Graduate Degree Requirements
Masters of Arts and Masters of Science
- 32 semester hours of graduate credit
- After 16 semester hours of graduate credit are completed, student must submit a detailed plan of study for approval by their adviser
Master of Science: Candidates for the Master of Science degree must write a suitable thesis.
Master of Arts: Candidates for the Master of Arts degree must pass the departmental qualifying examination at the master's level.
Pure Math Concentration
At least two of the following sequences must be completed, and at least one semester of one of the remaining sequences must be taken:
- MATH 6/71051-6/71052 (Abstract Algebra I, II)
- MATH 6/72051-6/72052 (Functions of a Real Variable I, II)
- MATH 6/72151-6/72152 (Functions of a Complex Variable I, II)
- MATH 6/76051-6/76052 (Introduction to Topology I, II)
With prior permission from the Graduate Studies Committee, up to 6 semester hours of mathematically related coursework from other departments can be applied to meet the 14 semester hour elective requirement. Candidates for the Master of Arts degree must pass the departmental qualifying examination at the master's level in algebra and analysis.
Applied Math Concentration
At least two of the following sequences must be completed:
- MATH 6/72041-6/74042 (Methods of Applied Mathematics I, II)
- MATH 6/70051-6/70052 (Probability I, II)
- MATH 6/72251-6/72252 (Numerical Analysis I, II)
- MATH 6/70061-6/70062 (Mathematical Statistics I, II)
At least 20 semester hours must be in MATH or CS courses at the 60000 level or above. Only 3 of the 6 hours of thesis will be counted toward the 20 semester hours at the 60000 level. The remaining 12 semester hours can be taken from graduate-level coursework in MATH or CS. With permission of the advisor, up to 12 semester hours of 50000-level MATH and/or CS courses may be applied toward the total required for the degree. Candidates who do not have an undergraduate degree in applied mathematics should include MATH 52031 and 52045 in their program. Master of Arts degree candidates must pass the departmental qualifying examination at the master's level in numerical analysis, probability or statistics, and one additional area chosen from among the areas listed for master's programs.
While students entering the master's program in applied mathematics are not required to have an undergraduate degree in applied mathematics, they are expected to have proficiency in numerical analysis and statistics at the level of MATH 40012—Introduction to Statistical Concepts and MATH 42202—Introduction to Numerical Computing II. They are also expected to have taken computer science coursework equivalent to CS 23021—Introduction to Object-Oriented Programming. Those who do not meet these specific requirements may be granted conditional admission by the Graduate Studies Committee.
Doctor of Philosophy in Pure or Applied Math
Students who wish to pursue the Ph.D. must pass the qualifying examination at the Ph.D. level. A minor of up to 10 hours will be counted toward the completion of the degree subject to the approval of the student's advisor and the graduate studies committee.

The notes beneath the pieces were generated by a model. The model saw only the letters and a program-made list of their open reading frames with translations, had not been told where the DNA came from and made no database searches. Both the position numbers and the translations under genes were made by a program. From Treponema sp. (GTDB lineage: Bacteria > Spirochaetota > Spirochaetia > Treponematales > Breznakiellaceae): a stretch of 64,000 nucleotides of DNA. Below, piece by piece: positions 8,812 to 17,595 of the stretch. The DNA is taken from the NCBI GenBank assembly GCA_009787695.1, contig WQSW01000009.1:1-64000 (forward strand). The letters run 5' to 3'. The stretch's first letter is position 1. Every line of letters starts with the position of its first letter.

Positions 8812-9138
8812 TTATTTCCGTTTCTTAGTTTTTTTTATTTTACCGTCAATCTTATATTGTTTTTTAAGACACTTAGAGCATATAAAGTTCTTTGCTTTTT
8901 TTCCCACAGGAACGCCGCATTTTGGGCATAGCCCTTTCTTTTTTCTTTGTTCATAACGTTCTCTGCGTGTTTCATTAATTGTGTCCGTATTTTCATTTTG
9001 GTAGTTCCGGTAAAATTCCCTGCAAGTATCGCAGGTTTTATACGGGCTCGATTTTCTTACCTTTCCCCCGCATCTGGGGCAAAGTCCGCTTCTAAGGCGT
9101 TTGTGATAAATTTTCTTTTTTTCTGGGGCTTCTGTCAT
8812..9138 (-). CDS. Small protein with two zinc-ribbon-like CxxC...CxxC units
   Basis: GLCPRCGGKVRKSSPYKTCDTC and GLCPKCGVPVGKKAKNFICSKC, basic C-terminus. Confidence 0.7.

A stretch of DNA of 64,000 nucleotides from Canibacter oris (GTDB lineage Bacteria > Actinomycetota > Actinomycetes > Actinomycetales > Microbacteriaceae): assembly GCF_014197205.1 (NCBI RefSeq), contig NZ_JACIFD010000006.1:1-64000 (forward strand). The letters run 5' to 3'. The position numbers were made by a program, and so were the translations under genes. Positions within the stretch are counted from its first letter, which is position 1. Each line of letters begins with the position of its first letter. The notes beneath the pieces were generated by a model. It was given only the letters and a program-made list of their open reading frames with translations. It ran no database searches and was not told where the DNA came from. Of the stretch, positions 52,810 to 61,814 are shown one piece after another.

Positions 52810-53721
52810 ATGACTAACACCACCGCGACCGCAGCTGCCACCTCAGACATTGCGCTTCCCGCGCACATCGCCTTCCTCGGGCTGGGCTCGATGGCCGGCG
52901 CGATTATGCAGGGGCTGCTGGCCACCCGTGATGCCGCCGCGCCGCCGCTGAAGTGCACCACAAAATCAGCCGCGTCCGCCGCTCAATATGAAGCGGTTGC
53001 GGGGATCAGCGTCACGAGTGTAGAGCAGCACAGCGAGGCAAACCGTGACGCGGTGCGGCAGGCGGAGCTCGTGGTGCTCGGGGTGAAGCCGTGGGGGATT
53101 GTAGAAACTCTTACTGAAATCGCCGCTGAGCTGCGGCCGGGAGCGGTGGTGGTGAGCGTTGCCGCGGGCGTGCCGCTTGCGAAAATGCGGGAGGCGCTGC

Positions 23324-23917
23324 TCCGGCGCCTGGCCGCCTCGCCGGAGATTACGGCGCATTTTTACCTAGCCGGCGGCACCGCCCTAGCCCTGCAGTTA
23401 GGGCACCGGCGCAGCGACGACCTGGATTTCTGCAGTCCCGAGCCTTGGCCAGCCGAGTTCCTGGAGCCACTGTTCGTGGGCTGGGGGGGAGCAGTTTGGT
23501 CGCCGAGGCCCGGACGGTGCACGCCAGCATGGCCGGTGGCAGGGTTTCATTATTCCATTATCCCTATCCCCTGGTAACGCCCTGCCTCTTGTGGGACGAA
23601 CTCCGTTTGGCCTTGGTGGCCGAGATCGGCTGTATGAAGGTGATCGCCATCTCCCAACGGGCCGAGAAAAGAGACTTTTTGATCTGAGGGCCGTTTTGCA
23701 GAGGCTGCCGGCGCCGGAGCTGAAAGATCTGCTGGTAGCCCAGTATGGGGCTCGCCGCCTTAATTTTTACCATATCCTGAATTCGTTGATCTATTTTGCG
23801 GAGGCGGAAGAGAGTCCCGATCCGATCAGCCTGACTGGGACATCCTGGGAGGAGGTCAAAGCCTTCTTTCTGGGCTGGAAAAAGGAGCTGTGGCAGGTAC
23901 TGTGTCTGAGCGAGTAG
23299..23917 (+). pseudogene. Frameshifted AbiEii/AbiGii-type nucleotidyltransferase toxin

This examination will be a comprehensive examination in the field of the major subject, and will be a substantially deeper test than the qualifying examination.
Master of Arts Program for Secondary Math Teachers (MST Program)
The students are required to take at least 32 semester hours of graduate credit with at least 16 semester hours at the 60000 level and 22 semester hours in mathematics. The program features new graduate-level courses with advanced content directed at secondary teachers, offered in the evenings and during the summer. If the student follows the recommended coursework path the degree would be completed in three years. The student's program is designed by an advisory committee, consisting of members of the Department of Mathematical Sciences and TLCS (Education). Through an initial interview, the advisory committee helps the student clarify his or her educational objectives and formulate a graduate program that reflects a balance among professional needs, academic training and related outside interests. At the end of the program students make a presentation based on their Capstone project.
15 hours MATH at 50000 level: Pick five courses from the list below. Other 50000-level classes may also work, subject to your faculty advisor's approval.
- MATH 57091 Advanced Concepts of Algebra (3)
- MATH 57091 Advanced Concepts of Geometry (3)
- MATH 57091 Advanced Concepts of Probability and Statistics (3)
- MATH 51021 Theory of Matrices (3)
- MATH 55022 Linear Geometry (3)
- MATH 55021 Euclidean Geometry (3)
- MATH 57011 Theory of Numbers (3)
- MATH 52021 Graph Theory and Combinatorics (3)
8 hours of MATH courses at 60000 level.
- MATH 64091 Advanced Problem Solving I (3)
- MATH 64091Advanced Problem Solving II (3)
- Capstone Project directed by Math Faculty (2)
9 hours Curriculum and Instruction Courses at 60000 level
- C&I 67225 Research in Mathematics Education (3)
- C&I 67791 Seminar in Mathematics Education (3)
- C&I 67224 Teaching Mathematics Using Computers (3)